Presentation Title

Harmonic Function and Progressions Through Rodgers and Hammerstein Musicals 1940-1960

Faculty Mentor(s)

Dr. Neal Woodruff

Professor Josh Ring

Project Type

Departmental Honors project

Scholarship Domain(s)

Scholarship of Teaching and Learning

Presentation Type

Presentation

Abstract

Presentation Location: Warming House, Olivet Nazarene University

Abstract

Music in higher education has been evolving in the United States for over 155 years. While this seems like a lengthy time, most of the classical music theory curriculum has remained the same. Students are still studying many of the prodigious composers, such as Beethoven, Mozart, and Bach. While these are wonderful European composers, American music programs need to be incorporating more American composers and their music into the American curriculum. Not only is it important to study American musicians and their music, but using American popular music can decrease the learning curve because students are more familiar with music from their own era. Countless numbers of students have grown up listening to Julie Andrews in The Sound of Music and have seen many of the musicals of Rodgers and Hammerstein. Most local or school theatre programs have broadly used the Rodgers and Hammerstein productions with their students. The effectiveness of the college theory curriculum may not necessarily depend upon the order in which historical styles or periods are studied or upon a melodic or harmonic approach, but upon a concentration on the structure of the music itself. It is supportive to students when the curriculum incorporates music that is native to them. This study will examine scores from Rodgers and Hammerstein musicals from 1940-1960 to see how the classical theory topics of harmonic function and harmonic progressions may be applied.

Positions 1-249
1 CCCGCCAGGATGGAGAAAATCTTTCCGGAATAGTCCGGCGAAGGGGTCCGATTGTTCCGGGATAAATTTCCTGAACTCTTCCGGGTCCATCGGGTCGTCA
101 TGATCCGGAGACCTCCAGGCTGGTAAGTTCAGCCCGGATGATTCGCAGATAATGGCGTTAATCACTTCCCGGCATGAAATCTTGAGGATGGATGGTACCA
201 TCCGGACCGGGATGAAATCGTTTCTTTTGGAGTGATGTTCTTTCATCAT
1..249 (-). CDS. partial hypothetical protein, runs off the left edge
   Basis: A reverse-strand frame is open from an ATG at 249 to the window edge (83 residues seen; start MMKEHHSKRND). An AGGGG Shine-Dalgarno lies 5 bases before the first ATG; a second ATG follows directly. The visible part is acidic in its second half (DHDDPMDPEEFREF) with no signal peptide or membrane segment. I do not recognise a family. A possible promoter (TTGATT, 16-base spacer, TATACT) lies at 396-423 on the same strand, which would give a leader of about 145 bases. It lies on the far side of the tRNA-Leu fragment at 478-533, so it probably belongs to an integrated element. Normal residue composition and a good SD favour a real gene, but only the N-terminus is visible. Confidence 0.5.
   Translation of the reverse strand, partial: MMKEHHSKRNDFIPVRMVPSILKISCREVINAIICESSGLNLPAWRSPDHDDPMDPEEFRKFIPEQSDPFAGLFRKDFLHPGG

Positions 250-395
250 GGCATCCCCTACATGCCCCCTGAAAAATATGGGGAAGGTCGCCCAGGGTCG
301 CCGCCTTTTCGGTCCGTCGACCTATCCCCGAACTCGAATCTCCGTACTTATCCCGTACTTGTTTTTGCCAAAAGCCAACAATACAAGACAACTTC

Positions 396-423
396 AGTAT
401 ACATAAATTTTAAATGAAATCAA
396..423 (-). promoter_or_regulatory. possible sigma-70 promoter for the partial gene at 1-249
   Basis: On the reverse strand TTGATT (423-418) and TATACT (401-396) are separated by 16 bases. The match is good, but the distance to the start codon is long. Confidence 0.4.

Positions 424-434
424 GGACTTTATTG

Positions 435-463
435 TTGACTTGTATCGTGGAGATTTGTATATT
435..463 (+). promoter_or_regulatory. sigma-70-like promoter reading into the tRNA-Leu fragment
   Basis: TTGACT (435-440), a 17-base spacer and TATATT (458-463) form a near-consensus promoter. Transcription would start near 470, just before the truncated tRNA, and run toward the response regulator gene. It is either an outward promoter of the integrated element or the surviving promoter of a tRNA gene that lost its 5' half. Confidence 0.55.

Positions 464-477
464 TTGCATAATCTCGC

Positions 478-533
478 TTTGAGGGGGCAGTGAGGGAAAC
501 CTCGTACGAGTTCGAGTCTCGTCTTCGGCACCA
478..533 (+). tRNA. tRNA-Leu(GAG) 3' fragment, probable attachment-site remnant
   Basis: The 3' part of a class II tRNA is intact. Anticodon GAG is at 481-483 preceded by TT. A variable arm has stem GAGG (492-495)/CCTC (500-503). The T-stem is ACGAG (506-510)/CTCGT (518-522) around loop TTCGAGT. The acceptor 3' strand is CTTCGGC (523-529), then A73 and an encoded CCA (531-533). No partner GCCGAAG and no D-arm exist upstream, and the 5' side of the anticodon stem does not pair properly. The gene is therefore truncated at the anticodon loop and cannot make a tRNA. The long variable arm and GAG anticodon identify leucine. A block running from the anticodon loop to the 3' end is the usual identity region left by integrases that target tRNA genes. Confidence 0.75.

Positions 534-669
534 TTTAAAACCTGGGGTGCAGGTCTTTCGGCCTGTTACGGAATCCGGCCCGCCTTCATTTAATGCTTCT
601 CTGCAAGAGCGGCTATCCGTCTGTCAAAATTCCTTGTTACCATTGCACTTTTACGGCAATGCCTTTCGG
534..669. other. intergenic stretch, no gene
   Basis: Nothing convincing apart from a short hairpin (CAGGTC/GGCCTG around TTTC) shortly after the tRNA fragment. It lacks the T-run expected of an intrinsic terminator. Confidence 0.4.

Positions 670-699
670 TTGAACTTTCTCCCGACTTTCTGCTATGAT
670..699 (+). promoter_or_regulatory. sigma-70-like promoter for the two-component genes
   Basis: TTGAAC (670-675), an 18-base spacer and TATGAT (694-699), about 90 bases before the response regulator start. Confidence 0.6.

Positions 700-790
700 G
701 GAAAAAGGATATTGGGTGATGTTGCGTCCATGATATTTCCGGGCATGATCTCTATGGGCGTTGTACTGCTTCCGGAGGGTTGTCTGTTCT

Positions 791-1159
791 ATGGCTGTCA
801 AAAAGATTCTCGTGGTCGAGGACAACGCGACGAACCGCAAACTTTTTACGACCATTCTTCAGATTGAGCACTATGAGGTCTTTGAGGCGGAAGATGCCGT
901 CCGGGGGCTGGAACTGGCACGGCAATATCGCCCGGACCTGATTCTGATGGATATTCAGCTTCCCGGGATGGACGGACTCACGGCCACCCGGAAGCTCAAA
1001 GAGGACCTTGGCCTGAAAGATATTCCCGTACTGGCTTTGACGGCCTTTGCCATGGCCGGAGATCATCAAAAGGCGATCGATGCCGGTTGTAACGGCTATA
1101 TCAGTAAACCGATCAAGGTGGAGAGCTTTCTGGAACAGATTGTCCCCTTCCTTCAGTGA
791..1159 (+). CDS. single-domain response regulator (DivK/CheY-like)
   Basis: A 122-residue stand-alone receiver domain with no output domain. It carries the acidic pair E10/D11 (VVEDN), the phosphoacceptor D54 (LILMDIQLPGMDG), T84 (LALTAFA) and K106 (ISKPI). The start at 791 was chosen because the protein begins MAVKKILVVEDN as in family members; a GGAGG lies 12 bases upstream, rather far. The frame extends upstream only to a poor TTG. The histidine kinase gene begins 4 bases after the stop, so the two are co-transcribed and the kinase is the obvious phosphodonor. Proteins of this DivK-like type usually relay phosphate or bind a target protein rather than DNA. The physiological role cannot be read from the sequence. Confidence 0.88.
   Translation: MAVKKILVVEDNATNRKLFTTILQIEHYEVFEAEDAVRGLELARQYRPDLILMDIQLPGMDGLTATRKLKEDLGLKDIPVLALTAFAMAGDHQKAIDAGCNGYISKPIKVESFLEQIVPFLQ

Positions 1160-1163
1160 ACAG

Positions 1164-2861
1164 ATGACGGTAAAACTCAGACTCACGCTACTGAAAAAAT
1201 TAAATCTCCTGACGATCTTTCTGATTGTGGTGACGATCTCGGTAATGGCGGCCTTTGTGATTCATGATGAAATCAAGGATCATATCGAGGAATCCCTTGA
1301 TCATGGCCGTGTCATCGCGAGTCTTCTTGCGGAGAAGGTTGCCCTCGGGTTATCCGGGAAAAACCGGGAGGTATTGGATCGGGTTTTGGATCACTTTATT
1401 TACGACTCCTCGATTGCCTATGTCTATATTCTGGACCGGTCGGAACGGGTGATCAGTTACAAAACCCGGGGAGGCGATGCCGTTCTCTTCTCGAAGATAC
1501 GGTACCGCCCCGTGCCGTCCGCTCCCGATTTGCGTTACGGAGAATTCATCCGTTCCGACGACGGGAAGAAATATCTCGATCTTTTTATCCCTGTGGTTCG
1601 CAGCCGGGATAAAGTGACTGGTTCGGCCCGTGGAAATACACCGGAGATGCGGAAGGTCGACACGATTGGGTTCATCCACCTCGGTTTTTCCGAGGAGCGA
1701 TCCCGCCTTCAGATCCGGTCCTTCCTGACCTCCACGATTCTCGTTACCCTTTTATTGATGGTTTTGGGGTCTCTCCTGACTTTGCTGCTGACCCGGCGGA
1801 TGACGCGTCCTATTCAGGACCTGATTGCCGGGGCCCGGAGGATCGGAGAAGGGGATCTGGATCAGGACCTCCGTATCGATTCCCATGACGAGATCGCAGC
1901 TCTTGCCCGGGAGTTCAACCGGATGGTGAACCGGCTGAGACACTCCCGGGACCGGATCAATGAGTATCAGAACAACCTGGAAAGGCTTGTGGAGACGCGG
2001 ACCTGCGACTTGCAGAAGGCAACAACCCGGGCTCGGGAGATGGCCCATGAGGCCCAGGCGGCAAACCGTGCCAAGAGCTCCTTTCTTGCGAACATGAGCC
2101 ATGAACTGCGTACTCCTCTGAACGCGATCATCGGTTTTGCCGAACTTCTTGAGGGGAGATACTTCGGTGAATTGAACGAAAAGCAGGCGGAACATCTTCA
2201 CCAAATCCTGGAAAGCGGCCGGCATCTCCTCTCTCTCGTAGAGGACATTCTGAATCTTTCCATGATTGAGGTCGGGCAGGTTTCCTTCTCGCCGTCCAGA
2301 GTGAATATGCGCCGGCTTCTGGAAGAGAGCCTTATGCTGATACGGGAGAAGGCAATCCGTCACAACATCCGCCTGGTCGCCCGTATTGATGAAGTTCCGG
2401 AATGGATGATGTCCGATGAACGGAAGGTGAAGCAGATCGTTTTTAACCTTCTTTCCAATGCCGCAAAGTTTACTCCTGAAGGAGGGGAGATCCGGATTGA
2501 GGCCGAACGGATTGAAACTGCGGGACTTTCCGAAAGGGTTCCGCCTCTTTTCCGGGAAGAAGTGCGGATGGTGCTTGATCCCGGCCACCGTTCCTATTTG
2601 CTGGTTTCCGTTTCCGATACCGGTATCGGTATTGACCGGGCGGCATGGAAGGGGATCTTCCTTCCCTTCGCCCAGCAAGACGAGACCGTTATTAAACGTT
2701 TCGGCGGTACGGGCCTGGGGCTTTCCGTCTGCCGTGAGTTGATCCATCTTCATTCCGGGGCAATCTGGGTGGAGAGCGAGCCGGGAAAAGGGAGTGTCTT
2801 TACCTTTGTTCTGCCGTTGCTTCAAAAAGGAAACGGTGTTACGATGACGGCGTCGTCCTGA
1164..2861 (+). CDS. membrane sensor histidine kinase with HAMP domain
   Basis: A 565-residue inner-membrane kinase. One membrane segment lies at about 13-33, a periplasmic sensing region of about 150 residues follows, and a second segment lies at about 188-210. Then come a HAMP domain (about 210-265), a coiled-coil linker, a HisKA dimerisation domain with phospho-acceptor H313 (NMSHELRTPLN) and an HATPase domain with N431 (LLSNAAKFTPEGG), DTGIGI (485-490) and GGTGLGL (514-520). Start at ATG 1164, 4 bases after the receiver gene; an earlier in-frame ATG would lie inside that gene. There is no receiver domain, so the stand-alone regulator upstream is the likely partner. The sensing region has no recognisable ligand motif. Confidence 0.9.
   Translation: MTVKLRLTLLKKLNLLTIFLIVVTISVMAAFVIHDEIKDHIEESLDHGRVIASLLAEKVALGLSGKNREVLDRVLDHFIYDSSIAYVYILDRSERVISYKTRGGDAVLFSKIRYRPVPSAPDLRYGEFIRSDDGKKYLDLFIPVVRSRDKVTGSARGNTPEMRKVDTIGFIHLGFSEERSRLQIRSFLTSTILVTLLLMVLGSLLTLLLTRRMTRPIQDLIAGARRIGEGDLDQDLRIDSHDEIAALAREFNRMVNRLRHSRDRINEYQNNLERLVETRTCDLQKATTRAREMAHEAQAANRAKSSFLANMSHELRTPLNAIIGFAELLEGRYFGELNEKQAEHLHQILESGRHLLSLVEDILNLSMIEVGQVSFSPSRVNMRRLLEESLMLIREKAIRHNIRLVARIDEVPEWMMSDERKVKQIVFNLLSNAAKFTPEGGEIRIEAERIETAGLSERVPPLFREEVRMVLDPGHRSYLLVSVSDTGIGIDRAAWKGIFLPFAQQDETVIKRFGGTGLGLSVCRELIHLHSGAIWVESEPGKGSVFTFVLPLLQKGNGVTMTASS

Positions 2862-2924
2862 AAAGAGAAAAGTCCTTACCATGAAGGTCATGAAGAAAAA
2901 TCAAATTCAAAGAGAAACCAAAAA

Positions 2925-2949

Permission type

Creative Commons Attribution-Noncommercial 4.0 License
This work is licensed under a Creative Commons Attribution-Noncommercial 4.0 License

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Apr 13th, 6:55 PM Apr 13th, 7:10 PM

Harmonic Function and Progressions Through Rodgers and Hammerstein Musicals 1940-1960

Other

Presentation Location: Warming House, Olivet Nazarene University

Abstract

Music in higher education has been evolving in the United States for over 155 years. While this seems like a lengthy time, most of the classical music theory curriculum has remained the same. Students are still studying many of the prodigious composers, such as Beethoven, Mozart, and Bach. While these are wonderful European composers, American music programs need to be incorporating more American composers and their music into the American curriculum. Not only is it important to study American musicians and their music, but using American popular music can decrease the learning curve because students are more familiar with music from their own era. Countless numbers of students have grown up listening to Julie Andrews in The Sound of Music and have seen many of the musicals of Rodgers and Hammerstein. Most local or school theatre programs have broadly used the Rodgers and Hammerstein productions with their students. The effectiveness of the college theory curriculum may not necessarily depend upon the order in which historical styles or periods are studied or upon a melodic or harmonic approach, but upon a concentration on the structure of the music itself. It is supportive to students when the curriculum incorporates music that is native to them. This study will examine scores from Rodgers and Hammerstein musicals from 1940-1960 to see how the classical theory topics of harmonic function and harmonic progressions may be applied.